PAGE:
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Intel AMT

Intel AMT Guide as .odt

Video Walkthru


This user guide contains all essential information for activating and using Intel® Active Management Technology (Intel® AMT) with MeshCentral. We will review how to activate, connect to and use Intel AMT features and how this benefit administrators that want to manage computers remotely. This document expect the reader to already be familiar with how to install and operate MeshCentral and have a basic understanding of how Intel® AMT works.

History of AMT


MeshCentral is a free open source web-based remote computer management software and it fully supports Intel® Active Management Technology (Intel® AMT). MeshCentral does not require that computers it manages support Intel AMT, but if a remote computer has this capability, MeshCentral will make use of it.

Intel AMT can be seen as a hardware based management agent that is built into some Intel PC’s. Once setup, Intel AMT can be used to remotely manage a computer regardless of the operating system health. It can be used to power on a computer when it’s in soft-off state or to provide enhanced monitoring and security to remote systems.

Once setup, a computer can have up to management connections to MeshCentral. One of them by the Mesh Agent that lives in the operating system and another connection from Intel AMT. When remote management is made using an operating system agent, we call this “in-band management” and when management is done using a hardware based agent like Intel AMT, we call this “out-of-band management”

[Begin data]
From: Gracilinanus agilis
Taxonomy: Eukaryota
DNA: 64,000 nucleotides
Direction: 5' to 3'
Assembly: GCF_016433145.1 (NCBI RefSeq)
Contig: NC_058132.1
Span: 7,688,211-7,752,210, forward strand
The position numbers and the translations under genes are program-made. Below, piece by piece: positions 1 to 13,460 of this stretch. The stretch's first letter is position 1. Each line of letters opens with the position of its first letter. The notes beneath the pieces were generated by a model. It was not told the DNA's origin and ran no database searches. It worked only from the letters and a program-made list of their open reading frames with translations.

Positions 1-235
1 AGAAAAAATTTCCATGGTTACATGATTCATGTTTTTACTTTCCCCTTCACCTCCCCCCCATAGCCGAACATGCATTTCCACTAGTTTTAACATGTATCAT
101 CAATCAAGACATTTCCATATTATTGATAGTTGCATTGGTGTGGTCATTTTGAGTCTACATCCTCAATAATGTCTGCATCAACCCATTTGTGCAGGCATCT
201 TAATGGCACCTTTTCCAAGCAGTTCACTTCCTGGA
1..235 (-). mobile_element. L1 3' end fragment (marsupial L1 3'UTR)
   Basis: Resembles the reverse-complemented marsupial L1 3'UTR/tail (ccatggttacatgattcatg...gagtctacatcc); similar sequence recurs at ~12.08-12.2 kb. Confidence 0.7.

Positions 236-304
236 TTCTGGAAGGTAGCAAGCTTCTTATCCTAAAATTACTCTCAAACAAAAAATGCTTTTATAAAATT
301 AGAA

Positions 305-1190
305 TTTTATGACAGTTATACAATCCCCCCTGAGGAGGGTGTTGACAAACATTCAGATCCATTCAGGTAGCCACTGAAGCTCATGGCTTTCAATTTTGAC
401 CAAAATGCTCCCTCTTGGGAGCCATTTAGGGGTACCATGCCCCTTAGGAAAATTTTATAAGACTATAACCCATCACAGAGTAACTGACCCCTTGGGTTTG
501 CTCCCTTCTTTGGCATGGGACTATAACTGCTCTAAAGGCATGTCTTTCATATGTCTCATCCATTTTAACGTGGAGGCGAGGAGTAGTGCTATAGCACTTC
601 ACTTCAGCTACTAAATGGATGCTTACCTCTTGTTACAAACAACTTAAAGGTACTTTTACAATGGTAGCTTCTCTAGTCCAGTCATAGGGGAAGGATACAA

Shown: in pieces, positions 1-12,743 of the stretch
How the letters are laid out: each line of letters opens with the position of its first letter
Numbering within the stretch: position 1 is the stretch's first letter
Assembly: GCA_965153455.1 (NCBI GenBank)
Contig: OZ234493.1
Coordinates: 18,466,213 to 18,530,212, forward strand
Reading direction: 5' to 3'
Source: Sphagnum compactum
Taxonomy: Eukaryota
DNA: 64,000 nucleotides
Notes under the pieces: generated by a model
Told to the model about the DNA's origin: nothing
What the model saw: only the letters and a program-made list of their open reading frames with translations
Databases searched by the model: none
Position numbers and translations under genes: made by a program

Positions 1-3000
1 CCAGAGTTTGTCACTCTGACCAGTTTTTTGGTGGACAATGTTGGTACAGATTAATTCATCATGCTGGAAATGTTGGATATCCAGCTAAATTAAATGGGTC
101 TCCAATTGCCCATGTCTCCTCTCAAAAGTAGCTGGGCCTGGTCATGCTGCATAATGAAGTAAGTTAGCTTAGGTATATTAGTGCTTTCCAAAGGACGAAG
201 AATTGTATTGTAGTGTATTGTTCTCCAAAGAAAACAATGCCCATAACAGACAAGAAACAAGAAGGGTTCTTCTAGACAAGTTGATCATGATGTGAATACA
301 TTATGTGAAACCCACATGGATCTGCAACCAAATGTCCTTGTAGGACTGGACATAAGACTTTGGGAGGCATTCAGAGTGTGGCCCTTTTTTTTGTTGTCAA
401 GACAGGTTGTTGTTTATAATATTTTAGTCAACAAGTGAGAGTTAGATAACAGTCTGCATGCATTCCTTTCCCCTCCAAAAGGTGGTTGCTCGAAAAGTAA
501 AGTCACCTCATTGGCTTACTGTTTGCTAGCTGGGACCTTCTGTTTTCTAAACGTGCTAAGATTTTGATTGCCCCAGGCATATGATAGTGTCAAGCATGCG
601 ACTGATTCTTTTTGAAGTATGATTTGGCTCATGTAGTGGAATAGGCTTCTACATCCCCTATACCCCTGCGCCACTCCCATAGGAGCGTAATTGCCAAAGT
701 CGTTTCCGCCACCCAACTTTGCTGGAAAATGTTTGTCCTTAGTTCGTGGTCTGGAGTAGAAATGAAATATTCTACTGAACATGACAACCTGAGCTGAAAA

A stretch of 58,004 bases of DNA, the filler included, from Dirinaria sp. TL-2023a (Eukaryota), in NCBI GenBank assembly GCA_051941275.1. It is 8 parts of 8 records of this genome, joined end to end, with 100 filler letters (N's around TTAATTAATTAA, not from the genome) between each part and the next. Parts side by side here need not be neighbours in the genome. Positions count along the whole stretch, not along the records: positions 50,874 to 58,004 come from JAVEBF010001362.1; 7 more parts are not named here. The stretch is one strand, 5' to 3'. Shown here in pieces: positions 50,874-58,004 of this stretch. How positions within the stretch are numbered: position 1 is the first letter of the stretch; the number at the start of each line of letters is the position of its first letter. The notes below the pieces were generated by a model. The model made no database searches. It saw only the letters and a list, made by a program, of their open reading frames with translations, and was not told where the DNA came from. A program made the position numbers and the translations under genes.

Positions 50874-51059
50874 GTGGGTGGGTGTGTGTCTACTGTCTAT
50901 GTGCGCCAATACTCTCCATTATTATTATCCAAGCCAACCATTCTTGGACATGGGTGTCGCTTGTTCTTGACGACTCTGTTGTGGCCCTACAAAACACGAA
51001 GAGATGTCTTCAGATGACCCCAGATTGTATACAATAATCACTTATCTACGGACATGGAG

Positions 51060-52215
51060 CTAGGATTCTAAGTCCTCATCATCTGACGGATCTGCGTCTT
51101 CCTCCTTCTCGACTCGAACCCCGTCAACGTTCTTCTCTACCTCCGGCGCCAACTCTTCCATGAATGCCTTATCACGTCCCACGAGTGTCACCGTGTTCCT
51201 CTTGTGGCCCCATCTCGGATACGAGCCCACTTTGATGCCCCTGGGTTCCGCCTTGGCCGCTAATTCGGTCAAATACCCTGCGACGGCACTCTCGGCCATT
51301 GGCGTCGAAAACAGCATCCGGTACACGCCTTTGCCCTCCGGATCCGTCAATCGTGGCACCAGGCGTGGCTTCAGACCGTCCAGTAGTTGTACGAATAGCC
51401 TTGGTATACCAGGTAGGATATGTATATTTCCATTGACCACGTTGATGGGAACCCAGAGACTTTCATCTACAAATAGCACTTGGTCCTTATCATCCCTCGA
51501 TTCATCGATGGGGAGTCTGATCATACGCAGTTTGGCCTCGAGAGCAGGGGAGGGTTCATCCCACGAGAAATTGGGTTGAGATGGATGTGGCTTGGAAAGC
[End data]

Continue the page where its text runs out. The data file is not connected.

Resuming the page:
MeshCentral can support computers that have either or both agents. So, you can setup a computer with just the Mesh Agent, just Intel AMT or both. In this document we will show how to install computers with both agent connections or with just Intel AMT. When Intel AMT is used alone, we call this “agent-less” as there will be no operating system software required to remotely manage the computer.

The Mesh Agent and Intel® AMT have very different and complementary capabilities and so, it’s often beneficial to use both and one will offer features the other can’t provide. Here are some of the benefits each has to offer:

Mesh Agent

  • Fast remote desktop / clipboard access.
  • Remote access to operating system files.
  • Remote chat and other OS features.

Intel® AMT

  • Remote desktop even when the agent or operating system is not functional.
  • Remote access to BIOS.
  • Connectivity when soft-off / sleeping.
  • Remote power actions.

If you are looking into managing remote computers that would be difficult to physically get access to for remote support or maintenance, one should probably look at getting a PC with Intel AMT.

Bare-Metal Activation Server

The AmtProvisioningServer section in the settings section of the config.json will enable this feature. MeshCentral will then listen for activation requests, match against your ACM activation certificates and if everything goes well, will activate and add the device to a Intel AMT only device group. No agent or MeshCMD is involved.

This bare-metal activation server is not enabled by default and only makes sense when activating devices on the local network.